You’re new to the board and you have a legal question. but you’re told, “we don’t want to spend money by calling our lawyer. Our managing agent can answer that question.” Another time, you have a question and you are told that Bob, a fellow board member, is a corporate attorney. “We don’t want to spend money by calling our lawyer. Bob can answer that question.”
What’s wrong with these pictures? Ever hear the phrase, “penny wise and pound foolish”? Indeed: not spending money when it counts – early in the process – can result in larger bills (and possibly liability) if your de facto attorneys don’t give you the right advice. Certainly, in some routine legal matters, a manager can offer guidance (but, for a whole host of reasons, I wouldn’t ask a board member to act as a legal adviser). Yet when it comes to most issues involving the law (and its nuances), you should spend the money and get the right advice.
How do you know when to turn to the attorney? The following are examples of the types of day-to-day and special circumstances where counsel should be involved.
Elections. The attorney should offer counseling on such issues as general board governance and election procedures and requirements. The managing agent should prepare the notice of meeting and the agenda, and gather proxies for annual meetings of the shareholders or unit-owners and the agenda for board meetings. As counsel, we suggest reviewing the text of the documents for annual or special meetings, particularly if there is any business beyond the election that will require a vote of the shareholders or unit-owners.
Amending documents. The lawyer should interpret questions relating to the governing documents and prepare amendments to those in cooperatives (certificate of incorporation, bylaws, and proprietary lease) and condominiums (declaration and bylaws). For example, the board, managing agent, and counsel may discuss a proposal to enact a transfer fee (“flip tax”), and then the counsel will prepare the text of the proposal and any necessary documents and communications relating to the proposal.
Dealing with Shareholders and Unit-Owners
Monetary defaults. Initially, boards should have their managing agents send a letter stating that the arrears must be brought current. If arrears are overdue by 60 days, the board should contact counsel for action.
Non-monetary defaults. When dealing with violations of the rules, the proprietary lease, or the bylaws (noise, odors, objectionable behavior), boards should contact their managing agents first – unless the behavior is a threat to the safety and welfare of the other residents. Illegal subletting, occupancy, use issues, and violations of rules initially are dealt with by the managing agent. If they are not quickly resolved, that’s when you turn to your lawyer.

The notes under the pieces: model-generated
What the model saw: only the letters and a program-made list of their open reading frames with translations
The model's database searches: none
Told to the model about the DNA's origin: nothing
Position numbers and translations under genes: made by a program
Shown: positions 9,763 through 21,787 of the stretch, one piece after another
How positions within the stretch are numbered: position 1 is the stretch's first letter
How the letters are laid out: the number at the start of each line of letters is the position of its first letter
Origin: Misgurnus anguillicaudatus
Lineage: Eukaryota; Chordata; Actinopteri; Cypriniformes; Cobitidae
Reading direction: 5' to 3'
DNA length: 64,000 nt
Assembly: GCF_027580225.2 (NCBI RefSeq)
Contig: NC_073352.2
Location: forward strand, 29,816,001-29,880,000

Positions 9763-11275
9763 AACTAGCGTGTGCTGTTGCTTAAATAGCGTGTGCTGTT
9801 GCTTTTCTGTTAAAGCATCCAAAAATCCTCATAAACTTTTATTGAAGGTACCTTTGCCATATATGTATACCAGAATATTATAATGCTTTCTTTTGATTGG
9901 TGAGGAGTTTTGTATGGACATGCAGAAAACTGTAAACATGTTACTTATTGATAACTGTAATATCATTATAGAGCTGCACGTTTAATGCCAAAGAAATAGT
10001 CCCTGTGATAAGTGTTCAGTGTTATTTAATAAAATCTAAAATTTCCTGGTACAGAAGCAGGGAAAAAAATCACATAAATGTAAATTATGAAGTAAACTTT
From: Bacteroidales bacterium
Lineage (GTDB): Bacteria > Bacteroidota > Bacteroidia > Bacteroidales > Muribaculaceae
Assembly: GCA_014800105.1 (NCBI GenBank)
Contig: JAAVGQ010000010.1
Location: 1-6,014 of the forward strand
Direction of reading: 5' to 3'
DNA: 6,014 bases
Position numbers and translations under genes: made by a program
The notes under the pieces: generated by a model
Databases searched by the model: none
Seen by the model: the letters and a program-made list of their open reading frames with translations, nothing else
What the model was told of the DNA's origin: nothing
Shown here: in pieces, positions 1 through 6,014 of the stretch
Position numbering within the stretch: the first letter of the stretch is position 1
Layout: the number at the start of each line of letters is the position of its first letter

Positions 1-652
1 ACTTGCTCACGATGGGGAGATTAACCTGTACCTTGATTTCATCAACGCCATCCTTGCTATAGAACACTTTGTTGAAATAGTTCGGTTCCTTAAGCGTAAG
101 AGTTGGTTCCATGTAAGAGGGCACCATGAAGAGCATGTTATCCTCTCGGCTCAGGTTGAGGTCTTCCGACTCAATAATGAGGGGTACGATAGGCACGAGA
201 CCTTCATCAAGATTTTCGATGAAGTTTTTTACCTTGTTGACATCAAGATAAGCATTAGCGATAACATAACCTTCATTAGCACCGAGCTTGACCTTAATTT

Complaints by residents. Ordinary complaints should be handled by the managing agent. Any allegations of discrimination, harassment, or other violations of law should be promptly brought to the attention of counsel by the managing agent or the board.
Sales and leases. Questions concerning the rejection of a purchaser or subtenant of a cooperative or the right of first refusal of a condominium should be reviewed immediately by counsel.
Disciplinary action or termination. While the managing agent has the responsibility of dealing with staff, counsel should be contacted if the board is considering disciplinary action or termination. Counsel can work with the Real Estate Advisory Board in guiding the board and its managing agent through the issues and this process.
Harassment or discrimination. Where allegations are made by staff that they are being harassed or discriminated against or if they have similar serious complaints, counsel should be contacted promptly to review and advise on what action should be taken.
Construction agreements to repair a roof or façade, or replace major equipment, parts, and systems (and service agreements) should be prepared by counsel.
Leases and license agreements between a co-op or condo and the owners or third parties should be prepared by counsel. Buildings may wish to lease or license to its residents’ bike, wine storage, or other common areas. Further, some buildings have commercial space which they wish to lease.
Bylaws of condos should be reviewed by counsel to advise if there are any limitations on expenditures of money by the board to perform certain work.
Budget. The board will generally work with its managing agent and accountants to plan the budget and expenditures for capital improvements. This may involve borrowing funds from lenders. Counsel should review any financing proposals from lenders and the loan-closing documents as well.
Additional funding. Counsel should advise the board of any legal requirements or impediments to replacement or additional funding. For example, does an existing loan with the building provide for a prepayment penalty or prohibition against additional financing? Do the bylaws of a condo provide for any limits on borrowing that require the consent of the unit-owners? Is a mortgage broker obtaining the loan and is there a written agreement regarding the fees? These are issues which must be known before entering into any binding agreements with a lender or other parties.
Limits of privilege. Board communications with their counsel can be privileged. Nonetheless, the attorney-client privilege will not extend to managing agents or other non-board members. Accordingly, any sensitive or confidential issues relating to residents, staff, or any other parties should only be discussed with counsel and the board in the first instance to protect the privilege.